The camp, which is now a key base for the fight on Islamic State (IS), is still bearing the scars of its controversial past.
Camp Taji was once home to Saddam Hussein’s personal army, a vast, secret place where the Iraqi military manufactured weapons and repaired tanks.
The camp is a far cry from what it once was, but a graveyard filled with thousands of tanks and vehicles from the Saddam Hussein-era stretch as far as the eye can see. 15 years after the US invasion, it is all that remains of Saddam’s military dream.
Among the rusty vehicles, there are dozens of French-built self-propelled guns.
Iraq took delivery of 85 of these in the mid-1980s and they saw action in the Iran-Iraq War, but the arms embargo imposed after Saddam’s invasion of Kuwait meant the supply of spares dried up and they were mothballed.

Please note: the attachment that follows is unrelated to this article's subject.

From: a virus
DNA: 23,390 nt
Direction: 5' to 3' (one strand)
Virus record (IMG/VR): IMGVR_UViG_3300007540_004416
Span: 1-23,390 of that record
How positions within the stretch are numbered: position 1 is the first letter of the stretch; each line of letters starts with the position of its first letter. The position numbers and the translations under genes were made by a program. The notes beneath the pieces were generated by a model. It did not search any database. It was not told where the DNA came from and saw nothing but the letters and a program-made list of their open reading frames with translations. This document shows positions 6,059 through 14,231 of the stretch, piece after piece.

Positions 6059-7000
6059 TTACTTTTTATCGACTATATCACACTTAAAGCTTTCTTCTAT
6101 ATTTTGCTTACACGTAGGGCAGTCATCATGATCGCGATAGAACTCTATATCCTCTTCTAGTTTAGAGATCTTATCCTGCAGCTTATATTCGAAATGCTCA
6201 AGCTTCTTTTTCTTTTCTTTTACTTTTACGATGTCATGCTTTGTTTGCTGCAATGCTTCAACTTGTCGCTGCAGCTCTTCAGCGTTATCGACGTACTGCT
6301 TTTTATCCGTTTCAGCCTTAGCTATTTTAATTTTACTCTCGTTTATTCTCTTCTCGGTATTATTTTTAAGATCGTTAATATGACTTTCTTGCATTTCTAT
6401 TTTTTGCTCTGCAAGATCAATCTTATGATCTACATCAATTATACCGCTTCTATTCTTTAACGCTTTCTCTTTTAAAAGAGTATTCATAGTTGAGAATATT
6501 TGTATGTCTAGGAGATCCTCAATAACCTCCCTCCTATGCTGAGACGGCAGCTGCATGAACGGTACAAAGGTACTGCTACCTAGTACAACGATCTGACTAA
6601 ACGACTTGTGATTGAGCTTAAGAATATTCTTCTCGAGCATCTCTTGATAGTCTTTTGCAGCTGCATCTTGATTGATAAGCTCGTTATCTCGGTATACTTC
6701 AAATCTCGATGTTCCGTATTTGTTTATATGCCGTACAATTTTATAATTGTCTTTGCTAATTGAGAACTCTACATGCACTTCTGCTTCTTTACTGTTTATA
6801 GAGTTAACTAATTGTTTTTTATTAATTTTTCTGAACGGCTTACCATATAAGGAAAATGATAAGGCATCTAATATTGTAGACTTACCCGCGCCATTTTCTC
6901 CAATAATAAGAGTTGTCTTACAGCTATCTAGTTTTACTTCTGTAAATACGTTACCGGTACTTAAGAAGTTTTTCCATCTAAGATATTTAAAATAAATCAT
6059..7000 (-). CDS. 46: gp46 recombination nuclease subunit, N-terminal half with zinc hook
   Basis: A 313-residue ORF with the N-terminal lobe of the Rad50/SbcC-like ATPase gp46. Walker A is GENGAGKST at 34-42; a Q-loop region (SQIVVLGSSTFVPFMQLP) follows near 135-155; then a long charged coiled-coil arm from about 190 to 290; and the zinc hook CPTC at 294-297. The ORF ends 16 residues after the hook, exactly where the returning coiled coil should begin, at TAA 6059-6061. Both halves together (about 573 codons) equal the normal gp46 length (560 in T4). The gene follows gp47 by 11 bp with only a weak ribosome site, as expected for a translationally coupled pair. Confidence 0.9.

Today, Camp Taji hosts up to 3,000 coalition troops but around eight years ago, the thought of British and American troops on this soil was an impossibility.
It's one of, if not, the biggest military camps in Iraq.
Sprawling over 13 kilometres, the camp is within striking distance of Ramadi and Fallujah – two towns at the centre of the insurgency.
In 2018, the camp again has a vital role in conflict but this time on the fight against IS, also known as Daesh.
In the summer of 2014, Iraq's future looked perilous.
IS controlled swathes of the country and were closing in on capital city Baghdad. The Iraqi forces were well equipped and numbered 200,000 men but faced with a new, blood-thirst enemy, four Divisions collapse.
Three years after they left Iraq - British troops returned in a non-combat role. Part of nations sent in to urgently rebuild and retrain Iraq's dented army.